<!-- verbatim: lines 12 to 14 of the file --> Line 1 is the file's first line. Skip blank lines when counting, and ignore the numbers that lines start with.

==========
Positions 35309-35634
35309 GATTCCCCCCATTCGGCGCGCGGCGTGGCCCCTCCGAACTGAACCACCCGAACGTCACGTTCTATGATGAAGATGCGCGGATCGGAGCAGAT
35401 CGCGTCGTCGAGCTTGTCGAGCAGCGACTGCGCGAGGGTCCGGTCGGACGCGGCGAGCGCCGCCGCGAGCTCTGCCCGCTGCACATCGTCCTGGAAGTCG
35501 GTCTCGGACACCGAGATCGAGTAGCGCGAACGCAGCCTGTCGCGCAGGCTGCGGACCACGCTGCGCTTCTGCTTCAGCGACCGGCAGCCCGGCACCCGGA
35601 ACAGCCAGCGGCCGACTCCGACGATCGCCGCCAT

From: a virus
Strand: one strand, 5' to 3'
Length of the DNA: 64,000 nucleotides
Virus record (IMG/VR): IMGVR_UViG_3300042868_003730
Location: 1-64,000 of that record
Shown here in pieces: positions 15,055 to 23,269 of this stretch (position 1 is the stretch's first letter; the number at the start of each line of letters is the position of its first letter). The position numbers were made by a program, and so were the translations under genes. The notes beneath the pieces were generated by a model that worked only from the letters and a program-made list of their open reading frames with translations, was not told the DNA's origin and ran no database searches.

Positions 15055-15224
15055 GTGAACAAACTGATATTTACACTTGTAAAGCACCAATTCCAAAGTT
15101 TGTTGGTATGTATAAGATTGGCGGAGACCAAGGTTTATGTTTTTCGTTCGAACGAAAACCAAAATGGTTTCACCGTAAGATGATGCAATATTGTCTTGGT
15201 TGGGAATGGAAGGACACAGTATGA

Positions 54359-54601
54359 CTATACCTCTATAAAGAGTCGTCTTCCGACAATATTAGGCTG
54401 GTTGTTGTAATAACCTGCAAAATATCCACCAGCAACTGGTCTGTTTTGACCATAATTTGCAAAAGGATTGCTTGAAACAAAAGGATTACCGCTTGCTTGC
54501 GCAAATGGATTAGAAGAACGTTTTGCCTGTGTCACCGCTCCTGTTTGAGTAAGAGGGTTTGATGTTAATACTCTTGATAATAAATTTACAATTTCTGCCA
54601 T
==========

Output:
Positions 15055-15224
15055 GTGAACAAACTGATATTTACACTTGTAAAGCACCAATTCCAAAGTT
15101 TGTTGGTATGTATAAGATTGGCGGAGACCAAGGTTTATGTTTTTCGTTCGAACGAAAACCAAAATGGTTTCACCGTAAGATGATGCAATATTGTCTTGGT